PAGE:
Urban farming flourishes in New York

The Tesla Gigafactory is shown under construction outside Reno, Nevada, in this May 9, 2015 file photo. (Reuters)
Updated 01 May 2017

Urban farming flourishes in New York

NEW YORK: The urban farm craze is finding fertile ground in New York, where 10 young entrepreneurs are learning to grow greens and herbs without soil, bathed in an indoor, psychedelic light.
“It is not just another Brooklyn hipster thing. There is no doubt the local real-food movement is a mega-trend,” says Tobias Peggs, one of the co-founders, a 45-year-old from Britain who previously worked in software.
“If you are 20 today, food is bigger than the Internet was 20 years ago when we got on it,” he adds. “Consumers want trust, they want to know their farmers.” He set up Square Roots with Kimbal Musk, brother of Tesla Motors billionaire Elon and they have been training 10 recruits since November.
Already well-established in parts of Europe — the Netherlands in particular — the technology is still being pioneered in the US.
The greens are reared in an entirely closed and artificial environment that can be completely controlled, grown vertically and irrigated by a hydroponic system that feeds them water mixed with minerals and nutrients.
Wylie Goodman, a graduate student finishing a dissertation on urban farming at Cornell University, said that the US financial capital was a captive market for the innovations.
“It makes total sense,” she said. “You have got a well-educated and wealthy population willing to pay a lot for good local food” — in this case, $7 per single pack of fresh greens delivered to your door.
New York and its environs have seen constant innovation in urban agriculture from rooftop gardens to the huge AeroFarm complex in neighboring Newark and Gotham Greens.
Halfway through his year-long apprenticeship, Peggs said that the 10 young entrepreneurs had already learned how to grow food customers want to buy. The next stage will begin within a year, he said, with the creation of “campuses” capable of producing greens — similar to the one in Brooklyn — in other large US cities before the initiative rolls out “everywhere.”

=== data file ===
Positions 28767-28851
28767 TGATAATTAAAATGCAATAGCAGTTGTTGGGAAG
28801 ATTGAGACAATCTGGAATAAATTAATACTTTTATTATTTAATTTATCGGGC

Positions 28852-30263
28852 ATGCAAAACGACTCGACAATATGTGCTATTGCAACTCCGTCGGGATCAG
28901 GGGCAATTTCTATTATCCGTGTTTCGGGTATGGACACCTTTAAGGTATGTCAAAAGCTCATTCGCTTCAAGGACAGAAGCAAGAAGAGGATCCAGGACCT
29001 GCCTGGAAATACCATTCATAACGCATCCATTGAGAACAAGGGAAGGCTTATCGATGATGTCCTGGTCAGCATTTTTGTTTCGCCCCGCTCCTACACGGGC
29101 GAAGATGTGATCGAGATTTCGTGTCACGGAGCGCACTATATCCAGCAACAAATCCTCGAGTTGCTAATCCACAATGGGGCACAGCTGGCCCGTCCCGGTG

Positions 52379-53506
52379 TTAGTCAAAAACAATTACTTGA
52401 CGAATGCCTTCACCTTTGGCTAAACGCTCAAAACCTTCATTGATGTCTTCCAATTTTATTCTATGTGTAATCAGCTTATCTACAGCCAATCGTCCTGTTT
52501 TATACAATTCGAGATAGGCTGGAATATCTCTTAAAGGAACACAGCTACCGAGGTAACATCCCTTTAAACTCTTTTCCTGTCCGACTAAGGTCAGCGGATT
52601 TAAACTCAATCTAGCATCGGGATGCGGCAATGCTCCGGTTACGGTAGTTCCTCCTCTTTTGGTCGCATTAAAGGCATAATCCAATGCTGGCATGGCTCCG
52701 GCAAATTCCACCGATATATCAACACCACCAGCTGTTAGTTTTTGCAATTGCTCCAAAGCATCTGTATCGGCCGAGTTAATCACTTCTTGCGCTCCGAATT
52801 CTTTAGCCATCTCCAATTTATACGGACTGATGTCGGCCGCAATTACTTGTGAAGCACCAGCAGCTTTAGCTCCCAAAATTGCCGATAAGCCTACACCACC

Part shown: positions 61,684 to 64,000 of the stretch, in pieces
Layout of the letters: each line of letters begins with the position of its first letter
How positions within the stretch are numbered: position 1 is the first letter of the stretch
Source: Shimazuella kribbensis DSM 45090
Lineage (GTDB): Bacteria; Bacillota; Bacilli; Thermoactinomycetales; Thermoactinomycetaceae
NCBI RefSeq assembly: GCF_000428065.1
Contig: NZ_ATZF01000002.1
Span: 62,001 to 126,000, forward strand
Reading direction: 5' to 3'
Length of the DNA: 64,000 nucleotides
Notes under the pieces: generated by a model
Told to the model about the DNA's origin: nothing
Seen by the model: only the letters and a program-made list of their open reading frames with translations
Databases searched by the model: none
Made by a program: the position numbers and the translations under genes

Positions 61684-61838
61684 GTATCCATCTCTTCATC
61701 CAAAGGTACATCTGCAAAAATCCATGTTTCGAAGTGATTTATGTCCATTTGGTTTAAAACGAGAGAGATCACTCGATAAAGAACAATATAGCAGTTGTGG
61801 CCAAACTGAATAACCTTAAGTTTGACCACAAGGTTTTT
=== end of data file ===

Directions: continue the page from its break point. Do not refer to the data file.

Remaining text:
His enthusiasm is contagious. Around 100 people who took part in a guided tour of the farm this week, were for the most part not only willing to shop the greens but also appeared to be mulling over setting up something similar.
But there are downsides to the business model. If indoor farms can be adapted to grow strawberries and blueberries, “no one with a background in agriculture” thinks they will replace traditional, soil-based farms, Goodman says.
Moreover, products with a denser biomass, such as cereals or beets, are out of reach for the moment. “If I grew beets, I would have to sell it for $50 a head,” Peggs joked.
The working conditions are also an issue.
“Do you really want to work in an enclosed, glowing environment?” Goodman asked.
Besides, the lighting is too expensive and cultivation spaces at a reasonable cost too few, at least for now.


SABIC eyes methanol plant in Russia’s far east

Updated 2 min 54 sec ago

SABIC eyes methanol plant in Russia’s far east

  • SABIC has signed an initial agreement to build and operate a methanol plant in Russia’s far east
  • The installed capacity of the proposed plant in the Amur Region is expected to be up to two-million tons of methanol

LONDON: SABIC has signed an initial agreement with the Russian Direct Investment Fund (RDIF) and ESN Group, to build and operate a methanol plant in the country’s far east.
The deal was struck on the sidelines of the Russian President’s visit to the Kingdom.
The installed capacity of the proposed plant in the Amur Region is expected to be up to two-million tons of methanol.
“This is an important milestone in our global growth strategy, which is formulated around competitive feedstock and capacity to innovate and plan strategically,” said Yousef Al-Benyan, SABIC Vice Chairman and CEO.
“We plan to maintain our strategic partnership with the Russian market by continuing to focus on meeting customer needs, increasing our key customer base, and growing our commercial operation.”
Riyadh-headquartered SABIC is the region’s biggest petrochemical company with operations worldwide. It has been rapidly expanding its global footprint over the last year as it pushes into new markets and higher value products.